Many occupational and environmental health hazards present as an increased reporting of non-specific symptoms such as headache, backache, eye and respiratory irritation, tiredness, memory problems, and poor concentration. The pattern and number of such symptoms is surprisingly constant from hazard to hazard suggesting that common psychological and social factors, not directly related to the exposure may be involved. A recent workshop (see acknowledgements) was held to review the pattern of symptoms in varying hazardous situations and the psychological mechanisms behind the genesis and maintenance of symptoms. The involvement of both direct physicochemical and psychological mechanisms in symptom generation and reporting in any situation was discussed and is reported here. A model that identifies the issues that need to be considered in any epidemiological study based on the incidence or prevalence of non-specific symptoms is proposed.
PMCID: PMC1128490  PMID: 8758029
11.  Are the respiratory health effects found in manufacturers of ceramic fibres due to the dust rather than the exposure to fibres?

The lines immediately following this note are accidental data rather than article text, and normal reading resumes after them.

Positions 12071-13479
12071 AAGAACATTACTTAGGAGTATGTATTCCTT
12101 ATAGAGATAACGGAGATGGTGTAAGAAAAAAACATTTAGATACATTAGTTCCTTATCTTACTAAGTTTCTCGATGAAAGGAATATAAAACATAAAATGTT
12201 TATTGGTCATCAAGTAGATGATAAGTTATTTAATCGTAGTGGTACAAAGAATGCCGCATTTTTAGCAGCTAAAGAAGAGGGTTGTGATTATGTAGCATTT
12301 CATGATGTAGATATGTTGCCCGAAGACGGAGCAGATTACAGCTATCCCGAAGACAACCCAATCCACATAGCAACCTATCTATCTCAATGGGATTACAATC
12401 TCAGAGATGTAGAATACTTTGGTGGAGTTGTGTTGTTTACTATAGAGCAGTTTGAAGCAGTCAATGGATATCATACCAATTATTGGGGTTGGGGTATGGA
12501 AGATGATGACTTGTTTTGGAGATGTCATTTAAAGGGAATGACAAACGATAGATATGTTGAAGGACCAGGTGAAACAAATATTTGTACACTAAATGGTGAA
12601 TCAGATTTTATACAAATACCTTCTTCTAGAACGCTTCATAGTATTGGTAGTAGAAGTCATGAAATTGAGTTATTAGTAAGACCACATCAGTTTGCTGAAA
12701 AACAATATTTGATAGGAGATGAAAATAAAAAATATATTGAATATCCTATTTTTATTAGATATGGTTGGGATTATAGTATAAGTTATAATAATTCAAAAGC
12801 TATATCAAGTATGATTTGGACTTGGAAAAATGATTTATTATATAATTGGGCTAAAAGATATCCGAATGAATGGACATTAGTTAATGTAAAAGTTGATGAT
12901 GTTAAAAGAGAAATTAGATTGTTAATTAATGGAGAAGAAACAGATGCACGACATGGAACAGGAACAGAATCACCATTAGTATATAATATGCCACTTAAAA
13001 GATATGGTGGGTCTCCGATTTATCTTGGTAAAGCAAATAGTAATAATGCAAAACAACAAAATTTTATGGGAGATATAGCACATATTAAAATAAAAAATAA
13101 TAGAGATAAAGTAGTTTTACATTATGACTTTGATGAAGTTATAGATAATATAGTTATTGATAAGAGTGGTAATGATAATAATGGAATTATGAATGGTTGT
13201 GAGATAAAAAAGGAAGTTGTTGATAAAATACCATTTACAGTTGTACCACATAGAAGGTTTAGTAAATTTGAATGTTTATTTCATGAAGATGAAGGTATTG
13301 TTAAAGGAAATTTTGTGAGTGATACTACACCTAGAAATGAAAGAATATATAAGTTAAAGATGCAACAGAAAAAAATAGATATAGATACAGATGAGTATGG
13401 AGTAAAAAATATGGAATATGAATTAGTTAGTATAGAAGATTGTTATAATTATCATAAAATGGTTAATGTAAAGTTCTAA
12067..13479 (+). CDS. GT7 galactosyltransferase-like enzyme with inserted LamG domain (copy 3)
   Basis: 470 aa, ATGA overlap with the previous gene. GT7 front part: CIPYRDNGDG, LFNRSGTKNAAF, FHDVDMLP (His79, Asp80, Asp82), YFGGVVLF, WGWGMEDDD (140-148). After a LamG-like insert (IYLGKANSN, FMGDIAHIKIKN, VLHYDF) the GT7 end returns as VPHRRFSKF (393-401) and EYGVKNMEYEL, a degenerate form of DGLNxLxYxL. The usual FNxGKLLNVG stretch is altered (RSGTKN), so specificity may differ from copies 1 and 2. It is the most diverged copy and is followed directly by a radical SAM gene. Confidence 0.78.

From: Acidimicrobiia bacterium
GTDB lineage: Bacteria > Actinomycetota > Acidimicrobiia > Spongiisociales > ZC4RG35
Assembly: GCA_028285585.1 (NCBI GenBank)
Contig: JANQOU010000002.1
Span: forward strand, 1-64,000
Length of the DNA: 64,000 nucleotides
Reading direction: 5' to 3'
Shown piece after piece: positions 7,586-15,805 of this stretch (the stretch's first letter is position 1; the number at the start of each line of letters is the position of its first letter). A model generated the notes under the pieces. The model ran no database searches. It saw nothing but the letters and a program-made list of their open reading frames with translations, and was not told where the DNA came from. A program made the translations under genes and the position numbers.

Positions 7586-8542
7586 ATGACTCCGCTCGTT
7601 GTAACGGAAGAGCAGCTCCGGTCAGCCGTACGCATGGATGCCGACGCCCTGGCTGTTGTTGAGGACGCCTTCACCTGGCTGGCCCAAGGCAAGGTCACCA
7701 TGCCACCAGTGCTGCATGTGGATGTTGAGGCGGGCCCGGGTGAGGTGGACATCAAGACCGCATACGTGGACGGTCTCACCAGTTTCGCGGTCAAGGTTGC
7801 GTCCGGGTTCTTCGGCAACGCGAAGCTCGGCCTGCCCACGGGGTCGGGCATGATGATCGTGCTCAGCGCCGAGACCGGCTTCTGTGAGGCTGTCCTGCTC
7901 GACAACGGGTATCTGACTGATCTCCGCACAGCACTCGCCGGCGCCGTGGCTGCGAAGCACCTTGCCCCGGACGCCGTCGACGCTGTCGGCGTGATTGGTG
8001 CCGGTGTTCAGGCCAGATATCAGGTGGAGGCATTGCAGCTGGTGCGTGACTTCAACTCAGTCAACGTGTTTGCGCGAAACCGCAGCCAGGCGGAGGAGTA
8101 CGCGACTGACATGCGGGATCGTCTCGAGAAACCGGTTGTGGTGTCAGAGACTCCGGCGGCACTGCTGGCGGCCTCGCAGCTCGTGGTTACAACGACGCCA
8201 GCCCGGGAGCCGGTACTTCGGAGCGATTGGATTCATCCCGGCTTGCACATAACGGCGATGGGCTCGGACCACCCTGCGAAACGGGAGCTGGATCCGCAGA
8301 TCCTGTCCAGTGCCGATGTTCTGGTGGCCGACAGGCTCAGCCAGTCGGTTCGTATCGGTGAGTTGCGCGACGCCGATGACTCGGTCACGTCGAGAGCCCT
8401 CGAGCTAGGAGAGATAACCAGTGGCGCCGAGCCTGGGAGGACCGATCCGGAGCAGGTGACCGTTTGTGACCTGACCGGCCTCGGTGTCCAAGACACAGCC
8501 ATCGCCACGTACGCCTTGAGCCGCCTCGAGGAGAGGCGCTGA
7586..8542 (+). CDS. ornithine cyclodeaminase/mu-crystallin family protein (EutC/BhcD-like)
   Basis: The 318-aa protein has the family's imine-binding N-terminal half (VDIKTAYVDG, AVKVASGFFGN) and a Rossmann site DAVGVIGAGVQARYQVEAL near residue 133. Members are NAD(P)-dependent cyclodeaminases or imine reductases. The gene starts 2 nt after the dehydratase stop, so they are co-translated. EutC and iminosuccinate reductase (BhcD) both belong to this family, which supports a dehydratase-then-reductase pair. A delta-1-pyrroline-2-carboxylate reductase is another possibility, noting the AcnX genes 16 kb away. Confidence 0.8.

OBJECTIVES--To determine whether the respiratory symptoms and decrements in lung function found in manufacturers of ceramic fibres are related to exposure to the respirable fibre or inspirable mass constituents of the air in the working environment. METHODS--Cross sectional survey of all current European primary producers of ceramic fibre was carried out, with measurement of exposure to respiratory fibres by personal samplers that measured inspirable and total mass, together with a health survey with an expanded respiratory questionnaire and standardised measurement of lung function. Odds ratios were calculated for symptoms and current exposure by multiple logistic regression, and multiple linear regression coefficients for lung function related to cumulative exposures controlled for the effects of respirable fibre and inspirable mass separately and together. RESULTS--Significant effects of current exposure to both inspirable dust and respirable fibres were related to dry cough, stuffy nose, eye and skin irritation and breathlessness. The decrements found in smokers and to some extent in ex-smokers in forced expiratory volume in one second and forced expiratory flow from 25% to 75% of expiratory volume, seem to be related to the respirable fibres rather than the inspirable mass constituents of the environment. CONCLUSIONS--Current symptoms were related to both current exposure to inspirable dust and respirable fibre. The decrements in lung function were related to the fibre constituent of the exposure.
PMCID: PMC1128163  PMID: 7757162
12.  Study of the respiratory health of employees in seven European plants that manufacture ceramic fibres.